But now I’m trapped. I feel two-dimensional. I desperately need to break out of this simulation. After days of muting and unmuting, I go out searching for some software or pattern that will feel less fake—something to do, something to show. What I learn is that, of course, some people have solved this already.

I download a piece of software called OBS, which is an open-source video and audio mixer. It turns your computer into a little mixing room, except that instead of anchors and cameras and mixing boards, it’s the different windows on your desktop, the game you’re playing, webcams, video from a friend’s webcam—it is software that turns digital things into sources of sound and light and lets you arrange them into scenes and fade between them.

You can shrink your head and put it into the bottom right corner. You can play a game or a video, or bring up your text editor and share that. You turn your whole digital reality into a TV show and then select your livestreaming service from a dropdown. Of course the dropdown options today seem to be mostly oriented around videogames or porn, Twitch streamer or cam girl.

I see other people discovering OBS. People download it and complain on Twitter about how it doesn’t quite work. Out of the blue, the CEO of Shopify issues a $10,000 bounty for anyone who can make the “virtual camera” software that will link OBS (on a Mac) to Google Meet or Zoom. “I know a lot of people who need OBS now but to broadcast into video conferencing software like zoom/meet/teams,” he writes in a GitHub commit.

My cofounder, who truly loves a good uncomfortable moment, uses a website called Renderforest, and we start adding videos to meetings, overdramatic introductions and announcements of new projects, ridiculous vaporwave scenes, and images of animated people in a cityscape. An imaginary camera pans up and over to reveal, on our building, our logo. What’s more ridiculous than purposefully awkward corporate fun? Someone online will take $100 to bring a llama to your video call. It’s called Goat 2 Meeting. I am tempted.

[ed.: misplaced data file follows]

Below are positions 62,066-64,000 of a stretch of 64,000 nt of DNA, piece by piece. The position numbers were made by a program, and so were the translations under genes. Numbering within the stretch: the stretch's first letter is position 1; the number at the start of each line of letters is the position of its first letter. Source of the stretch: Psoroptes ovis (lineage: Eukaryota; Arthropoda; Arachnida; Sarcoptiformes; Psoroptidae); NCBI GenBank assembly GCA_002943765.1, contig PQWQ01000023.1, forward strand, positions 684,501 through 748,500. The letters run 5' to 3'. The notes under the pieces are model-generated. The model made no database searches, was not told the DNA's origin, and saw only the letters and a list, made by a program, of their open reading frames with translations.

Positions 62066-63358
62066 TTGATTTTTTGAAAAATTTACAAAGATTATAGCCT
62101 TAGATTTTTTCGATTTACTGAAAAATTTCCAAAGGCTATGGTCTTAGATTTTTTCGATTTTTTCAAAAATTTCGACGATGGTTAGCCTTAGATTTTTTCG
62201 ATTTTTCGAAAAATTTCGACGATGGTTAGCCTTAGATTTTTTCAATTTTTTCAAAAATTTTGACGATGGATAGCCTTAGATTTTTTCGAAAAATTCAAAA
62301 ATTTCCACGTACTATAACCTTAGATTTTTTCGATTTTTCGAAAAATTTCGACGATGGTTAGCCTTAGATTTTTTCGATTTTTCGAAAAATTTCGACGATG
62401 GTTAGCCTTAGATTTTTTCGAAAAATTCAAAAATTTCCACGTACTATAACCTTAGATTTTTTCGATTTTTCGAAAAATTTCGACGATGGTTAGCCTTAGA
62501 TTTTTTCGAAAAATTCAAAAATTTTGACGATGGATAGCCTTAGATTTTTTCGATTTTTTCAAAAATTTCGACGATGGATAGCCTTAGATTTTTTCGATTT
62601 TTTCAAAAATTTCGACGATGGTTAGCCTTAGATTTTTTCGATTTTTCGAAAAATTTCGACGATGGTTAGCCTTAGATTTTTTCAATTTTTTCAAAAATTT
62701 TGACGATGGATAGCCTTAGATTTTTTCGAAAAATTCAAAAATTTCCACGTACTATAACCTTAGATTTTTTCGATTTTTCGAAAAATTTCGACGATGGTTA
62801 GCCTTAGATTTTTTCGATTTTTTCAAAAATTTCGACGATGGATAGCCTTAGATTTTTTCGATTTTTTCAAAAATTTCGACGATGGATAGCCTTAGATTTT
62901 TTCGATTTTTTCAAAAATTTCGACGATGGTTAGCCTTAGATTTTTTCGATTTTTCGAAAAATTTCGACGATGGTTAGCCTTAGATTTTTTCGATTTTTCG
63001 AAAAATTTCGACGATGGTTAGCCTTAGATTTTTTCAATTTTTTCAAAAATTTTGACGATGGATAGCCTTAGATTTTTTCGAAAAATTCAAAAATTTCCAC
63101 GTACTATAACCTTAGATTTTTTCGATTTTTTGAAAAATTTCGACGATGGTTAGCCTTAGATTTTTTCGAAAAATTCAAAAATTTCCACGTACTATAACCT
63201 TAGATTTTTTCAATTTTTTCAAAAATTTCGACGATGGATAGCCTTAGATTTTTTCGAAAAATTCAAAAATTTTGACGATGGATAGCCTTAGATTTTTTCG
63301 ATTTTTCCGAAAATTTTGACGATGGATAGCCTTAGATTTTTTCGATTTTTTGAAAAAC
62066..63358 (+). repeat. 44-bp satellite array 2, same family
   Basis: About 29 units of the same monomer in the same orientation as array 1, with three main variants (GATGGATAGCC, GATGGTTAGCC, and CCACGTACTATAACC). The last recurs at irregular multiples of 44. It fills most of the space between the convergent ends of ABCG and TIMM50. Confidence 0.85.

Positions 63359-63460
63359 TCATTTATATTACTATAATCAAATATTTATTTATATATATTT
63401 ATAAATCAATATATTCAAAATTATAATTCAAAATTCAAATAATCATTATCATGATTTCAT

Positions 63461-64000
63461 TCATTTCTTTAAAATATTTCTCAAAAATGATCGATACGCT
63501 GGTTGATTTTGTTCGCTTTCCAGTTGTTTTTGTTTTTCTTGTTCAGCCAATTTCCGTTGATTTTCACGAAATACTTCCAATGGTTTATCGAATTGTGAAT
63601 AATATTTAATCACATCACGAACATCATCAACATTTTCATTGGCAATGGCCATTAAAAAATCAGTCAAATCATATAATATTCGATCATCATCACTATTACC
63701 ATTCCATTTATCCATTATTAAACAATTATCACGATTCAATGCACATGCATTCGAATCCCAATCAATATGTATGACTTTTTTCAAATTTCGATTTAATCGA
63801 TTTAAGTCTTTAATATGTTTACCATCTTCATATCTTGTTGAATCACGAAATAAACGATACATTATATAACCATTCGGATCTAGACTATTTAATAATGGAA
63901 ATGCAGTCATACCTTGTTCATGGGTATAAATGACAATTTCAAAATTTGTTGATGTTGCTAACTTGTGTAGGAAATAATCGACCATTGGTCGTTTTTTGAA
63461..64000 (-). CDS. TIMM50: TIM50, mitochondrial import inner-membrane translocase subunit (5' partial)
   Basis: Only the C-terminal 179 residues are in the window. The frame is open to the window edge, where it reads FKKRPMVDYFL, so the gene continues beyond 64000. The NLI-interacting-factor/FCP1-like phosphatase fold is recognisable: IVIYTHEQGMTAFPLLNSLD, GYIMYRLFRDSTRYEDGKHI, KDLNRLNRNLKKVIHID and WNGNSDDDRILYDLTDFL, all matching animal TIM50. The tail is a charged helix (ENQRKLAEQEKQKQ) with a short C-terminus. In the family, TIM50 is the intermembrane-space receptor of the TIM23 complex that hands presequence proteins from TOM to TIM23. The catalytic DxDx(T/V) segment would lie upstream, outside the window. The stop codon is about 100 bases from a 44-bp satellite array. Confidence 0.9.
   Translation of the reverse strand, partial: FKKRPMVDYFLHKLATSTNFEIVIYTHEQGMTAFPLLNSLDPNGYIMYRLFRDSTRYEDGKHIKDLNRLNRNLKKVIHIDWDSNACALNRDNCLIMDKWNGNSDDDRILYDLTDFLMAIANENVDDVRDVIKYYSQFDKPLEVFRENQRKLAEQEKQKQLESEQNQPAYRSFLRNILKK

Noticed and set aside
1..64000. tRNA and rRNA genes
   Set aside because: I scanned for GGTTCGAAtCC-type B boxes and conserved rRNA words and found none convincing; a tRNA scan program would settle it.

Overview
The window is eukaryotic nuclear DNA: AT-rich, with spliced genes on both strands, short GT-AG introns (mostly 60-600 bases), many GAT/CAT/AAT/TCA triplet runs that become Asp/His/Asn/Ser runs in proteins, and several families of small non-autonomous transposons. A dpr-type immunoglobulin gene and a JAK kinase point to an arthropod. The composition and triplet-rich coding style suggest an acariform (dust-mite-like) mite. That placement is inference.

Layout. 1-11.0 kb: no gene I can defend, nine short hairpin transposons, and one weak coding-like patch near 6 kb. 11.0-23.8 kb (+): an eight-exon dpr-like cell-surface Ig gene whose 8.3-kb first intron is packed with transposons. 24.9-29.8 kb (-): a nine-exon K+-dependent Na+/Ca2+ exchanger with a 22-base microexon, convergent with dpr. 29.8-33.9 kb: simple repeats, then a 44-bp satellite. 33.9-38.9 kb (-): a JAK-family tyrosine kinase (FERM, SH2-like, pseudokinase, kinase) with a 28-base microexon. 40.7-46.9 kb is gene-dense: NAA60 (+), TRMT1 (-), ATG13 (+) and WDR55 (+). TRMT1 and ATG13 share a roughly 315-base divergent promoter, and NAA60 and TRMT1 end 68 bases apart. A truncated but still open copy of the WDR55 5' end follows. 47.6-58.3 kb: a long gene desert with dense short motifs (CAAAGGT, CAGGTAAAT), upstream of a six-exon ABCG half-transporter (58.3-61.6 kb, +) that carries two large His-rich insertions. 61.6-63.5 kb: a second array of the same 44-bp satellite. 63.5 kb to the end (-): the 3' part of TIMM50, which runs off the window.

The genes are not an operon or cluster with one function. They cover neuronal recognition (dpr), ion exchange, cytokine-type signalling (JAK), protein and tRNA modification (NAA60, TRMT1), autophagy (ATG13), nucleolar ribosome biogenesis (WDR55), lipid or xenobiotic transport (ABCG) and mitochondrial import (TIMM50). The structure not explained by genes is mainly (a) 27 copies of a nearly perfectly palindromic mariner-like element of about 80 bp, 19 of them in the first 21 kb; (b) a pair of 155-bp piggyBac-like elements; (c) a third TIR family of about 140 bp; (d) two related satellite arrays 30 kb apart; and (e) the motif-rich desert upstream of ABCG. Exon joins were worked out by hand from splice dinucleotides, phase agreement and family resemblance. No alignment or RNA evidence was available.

We are all livestreamers now.

I start writing a tiny bit of custom software, in the evenings, since there’s not much else to do besides bake bread and care for your own health and well-being, neither of which interests me too much. My software shows nice layer-cake diagrams, with components all in harmony and shades of blue. This is a story I usually tell with rectangles in a slide deck, but now, when you click on a component, words pop up, things change. The data is coming alive! You can poke around and show connections. I’m leaving the bottom right of this little app a blank white space, so that I can squeeze my face into it.


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I have a lot of fantasies about how it will go. We’ll be paging through some boring-ass Google Slides, and I’ll say, Let me switch over to our Custom Platform Explorer, and my face will swoop down into the bottom right corner, and people will think, I’ve never seen this before. I must give this man my money so he can make me things. Our competitors will be using PowerPoint and Skype, like medieval peasants or big-company automatons. Whereas we’ll be corporate Coppolas.

Stop thinking of an office as a meeting place. Think of an office as a cineplex, each conference room a theater of craft and discipline. In my fantasies the networks are always fast and the software never crashes.

I think my idea will become a component of much future software: the empty space where you put your face. Tune into my livestream, aka any meeting. Let me show you not just slides or ideas but the actual thing that is being made. Chat amongst yourselves. I welcome the back channel. If you miss the show, I’ve recorded it and it’s transcribed in the enormous library of videos that will define our culture. Yes, that will be the future. We’re headed that way. We’re all going to be streams of live data, games and toys and windows. It’s unavoidable. We should welcome it, in fact. Spend time, spend money, and make this happen. And then, after I think these very important thoughts, my spouse and I do our donations, and then we take our two children onto our little balcony, carrying pots and pans. It’s 7 pm and time to cheer for health care workers and first responders, and to wave across the wide street to the neighbors, we who are real, and come from all around the world.

Photo Source: Getty Images

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